This is the time you’d normally start the day with a meeting and talk about the next steps.  This is exactly what we did at 9:30 and we decided that we needed to provision one more LUN and add to the cluster as an additional CSV to complete the migration off the EMC.  The migration would continue the following weekend.

At 12:36 PM, I heard from some folks on my team that they were unable to access any VMs and the question was something like this -

“What did you do again this weekend, Chris?”

After hearing this enough, I immediately checked the Failover Cluster using the Manager and saw that nearly 75% of our Virtual Machines were offline.  In looking at the event viewer, I recognized that the new CSV showed dismounted at 12:36 and I was shocked.  The first visual indication I got was checking the Cluster Shared Volumes in the Failover Cluster Manager and realizing that the disk showed no indication of the volume:

image

As you can see, the NetApp CSV-based LUN was seen by the cluster yet had no volumes and the result was that in Disk Management the disk showed offline.  Bring it online led to it asking to initialize the disk which no one should do to an existing volume with data you’d like to retain as this re-writes the partition table for a MBR or GPT-based volume.

Oh heck, what do we do now?

After working all day with the NetApp and internal Microsoft expert named James, I’m happy to say we solved this problem with no data loss whatsoever.  I was @#$#% bullets until late Monday night but I knew that our team would validate in the morning any data problems and we did confirm this.

James determined that on our CSV our LUN’s Sector “0” was blanked and thus had no recognizable data to the operating system.  For some, you might just think this is a problem and decide to re-initialize the disk but when you do this you would blank out Sectors 1 & 2 which are very important in MBR/GPT volumes.  This engineer taught us a lot while we nervously awaited to see if he could re-establish the sectors and cause the cluster to recognize the volume again.

To do this, the engineer sent us a tool called Disk Probe and he started playing with Go To Sector, copy sectors off to file, taking screen shots and overly amazing us while we were praying.  In the end, he found that Sector 0 was blank and didn’t look like it “should” and I’ve provided a sector 0 that isn’t blanked out in the screenshot below-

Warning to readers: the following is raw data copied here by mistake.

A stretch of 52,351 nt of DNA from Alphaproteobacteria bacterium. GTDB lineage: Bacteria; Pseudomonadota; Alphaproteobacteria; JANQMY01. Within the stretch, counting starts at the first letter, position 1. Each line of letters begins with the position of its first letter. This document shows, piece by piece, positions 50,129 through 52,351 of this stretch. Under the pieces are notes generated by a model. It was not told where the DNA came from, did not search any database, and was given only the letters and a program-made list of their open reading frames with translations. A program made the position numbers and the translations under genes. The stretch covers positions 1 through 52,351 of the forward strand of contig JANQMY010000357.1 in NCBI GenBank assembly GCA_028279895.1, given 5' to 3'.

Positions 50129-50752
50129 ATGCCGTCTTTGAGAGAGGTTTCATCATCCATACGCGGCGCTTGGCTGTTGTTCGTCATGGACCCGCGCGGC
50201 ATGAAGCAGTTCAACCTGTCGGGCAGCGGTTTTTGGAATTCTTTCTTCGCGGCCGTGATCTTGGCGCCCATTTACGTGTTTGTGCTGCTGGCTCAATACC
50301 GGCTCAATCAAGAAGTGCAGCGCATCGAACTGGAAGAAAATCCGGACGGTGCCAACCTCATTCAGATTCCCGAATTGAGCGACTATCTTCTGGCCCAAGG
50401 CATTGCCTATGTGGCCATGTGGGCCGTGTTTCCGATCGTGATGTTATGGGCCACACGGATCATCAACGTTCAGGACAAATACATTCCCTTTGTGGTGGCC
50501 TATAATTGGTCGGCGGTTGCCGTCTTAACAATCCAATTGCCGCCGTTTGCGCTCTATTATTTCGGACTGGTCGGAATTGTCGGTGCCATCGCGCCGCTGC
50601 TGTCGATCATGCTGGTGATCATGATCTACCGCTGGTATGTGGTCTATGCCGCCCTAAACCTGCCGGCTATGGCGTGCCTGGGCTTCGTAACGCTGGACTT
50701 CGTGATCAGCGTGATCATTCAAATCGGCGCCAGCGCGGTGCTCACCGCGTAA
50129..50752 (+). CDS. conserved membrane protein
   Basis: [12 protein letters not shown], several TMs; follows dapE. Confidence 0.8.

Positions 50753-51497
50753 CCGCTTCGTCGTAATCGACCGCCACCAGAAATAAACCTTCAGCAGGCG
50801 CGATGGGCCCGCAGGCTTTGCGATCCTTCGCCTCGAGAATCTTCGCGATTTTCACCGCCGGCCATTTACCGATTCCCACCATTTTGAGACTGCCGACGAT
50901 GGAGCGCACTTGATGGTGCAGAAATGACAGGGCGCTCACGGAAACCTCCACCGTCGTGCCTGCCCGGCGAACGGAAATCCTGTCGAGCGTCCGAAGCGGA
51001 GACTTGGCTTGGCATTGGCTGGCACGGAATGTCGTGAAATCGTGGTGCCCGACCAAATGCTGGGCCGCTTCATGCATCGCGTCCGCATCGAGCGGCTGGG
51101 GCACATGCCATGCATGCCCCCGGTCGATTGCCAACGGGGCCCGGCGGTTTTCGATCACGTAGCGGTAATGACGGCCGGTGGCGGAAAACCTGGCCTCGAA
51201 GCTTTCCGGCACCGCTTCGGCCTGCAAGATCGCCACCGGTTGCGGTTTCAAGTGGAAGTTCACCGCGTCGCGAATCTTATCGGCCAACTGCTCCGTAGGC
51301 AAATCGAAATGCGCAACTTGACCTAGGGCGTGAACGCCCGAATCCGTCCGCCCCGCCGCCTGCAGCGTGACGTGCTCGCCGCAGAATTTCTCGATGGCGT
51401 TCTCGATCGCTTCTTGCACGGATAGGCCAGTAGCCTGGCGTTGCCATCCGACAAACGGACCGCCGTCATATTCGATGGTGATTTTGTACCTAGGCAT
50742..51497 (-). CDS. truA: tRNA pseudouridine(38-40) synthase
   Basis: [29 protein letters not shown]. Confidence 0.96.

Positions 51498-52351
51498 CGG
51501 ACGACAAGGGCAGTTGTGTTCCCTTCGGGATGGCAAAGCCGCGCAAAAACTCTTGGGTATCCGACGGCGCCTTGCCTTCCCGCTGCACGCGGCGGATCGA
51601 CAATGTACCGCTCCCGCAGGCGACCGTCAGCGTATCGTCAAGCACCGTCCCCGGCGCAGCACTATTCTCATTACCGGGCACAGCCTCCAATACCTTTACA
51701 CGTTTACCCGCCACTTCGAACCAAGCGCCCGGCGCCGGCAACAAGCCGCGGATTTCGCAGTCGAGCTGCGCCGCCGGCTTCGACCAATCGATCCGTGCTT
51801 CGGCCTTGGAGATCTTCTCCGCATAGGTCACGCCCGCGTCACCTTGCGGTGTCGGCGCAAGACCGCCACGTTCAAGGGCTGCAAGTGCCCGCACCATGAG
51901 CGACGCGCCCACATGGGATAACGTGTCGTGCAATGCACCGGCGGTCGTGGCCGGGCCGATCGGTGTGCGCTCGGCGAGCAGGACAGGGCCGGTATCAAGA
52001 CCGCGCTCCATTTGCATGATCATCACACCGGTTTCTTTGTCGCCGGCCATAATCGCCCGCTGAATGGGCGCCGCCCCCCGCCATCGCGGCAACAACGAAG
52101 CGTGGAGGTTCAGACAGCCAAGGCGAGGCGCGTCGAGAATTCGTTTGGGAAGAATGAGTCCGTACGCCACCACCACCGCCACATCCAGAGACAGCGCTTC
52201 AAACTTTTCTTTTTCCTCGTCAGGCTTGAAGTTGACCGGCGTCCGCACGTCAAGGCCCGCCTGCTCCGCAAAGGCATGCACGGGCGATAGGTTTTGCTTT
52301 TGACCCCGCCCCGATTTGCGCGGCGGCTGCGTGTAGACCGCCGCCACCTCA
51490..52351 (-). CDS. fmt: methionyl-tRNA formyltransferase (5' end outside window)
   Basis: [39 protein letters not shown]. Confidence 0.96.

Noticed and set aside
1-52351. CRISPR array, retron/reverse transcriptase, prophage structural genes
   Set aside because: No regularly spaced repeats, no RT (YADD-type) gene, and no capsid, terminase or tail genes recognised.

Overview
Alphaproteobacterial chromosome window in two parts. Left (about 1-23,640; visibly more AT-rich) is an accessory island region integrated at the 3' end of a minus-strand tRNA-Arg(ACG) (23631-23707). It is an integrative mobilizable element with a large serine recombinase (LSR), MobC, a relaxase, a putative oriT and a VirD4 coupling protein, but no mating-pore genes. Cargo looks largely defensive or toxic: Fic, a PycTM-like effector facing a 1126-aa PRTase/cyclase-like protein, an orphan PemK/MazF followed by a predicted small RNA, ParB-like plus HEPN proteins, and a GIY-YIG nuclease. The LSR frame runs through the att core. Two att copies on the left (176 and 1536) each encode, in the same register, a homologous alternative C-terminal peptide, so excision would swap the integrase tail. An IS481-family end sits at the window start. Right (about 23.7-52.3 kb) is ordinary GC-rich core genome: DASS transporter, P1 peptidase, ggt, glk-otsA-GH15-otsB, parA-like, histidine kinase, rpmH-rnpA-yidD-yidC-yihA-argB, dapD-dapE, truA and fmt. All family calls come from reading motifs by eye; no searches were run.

image

NOTE:   This is the typical warning I’d like to share.  If you are faint of heart, or pregnant, or whatever I’d recommend you do not get this application and do anything with it.  I will never touch it personally as it allows you to edit sectors directly on the disk.  James was a cool customer and obviously knew what he was doing but for those that don’t, call someone who does.  You should know that James role at Microsoft is currently in our Customer Service & Support group so you might can get lucky and find him.  Consider this your warning.

After he’d done some “stuff”, saved it, the volume returned in our Failover Cluster Manager.  The VM’s, all 53 of them, could effectively start now and be effectively managed which is where we decompressed.

Rebuilding Sector 0:  Disk Signature Changes with Initialize Disk

As part of the exercise, James was capable of pulling key information from Sector 1 & 2 which include the reserved partitions for Microsoft’s MBR/GPT volumes (I think).  James took the appropriate screenshots of Sector 1 & 2 and then he initialized the disk which created a new disk signature.  For your education, prior to the “blanking” of our sector 0 I want to provide you a before after:

Before Sector 0 Corrupt:  {B08C099D-54B4-476B-94A4-3A5B4C5ED03F}

After Sector 0 Corrupt:  {5A038286-1631-40AC-A329-5BA4EC28A9C3}

We noticed a flooding of events getting logged in the cluster that read like the below which indicated to us that the cluster was still unhappy overall.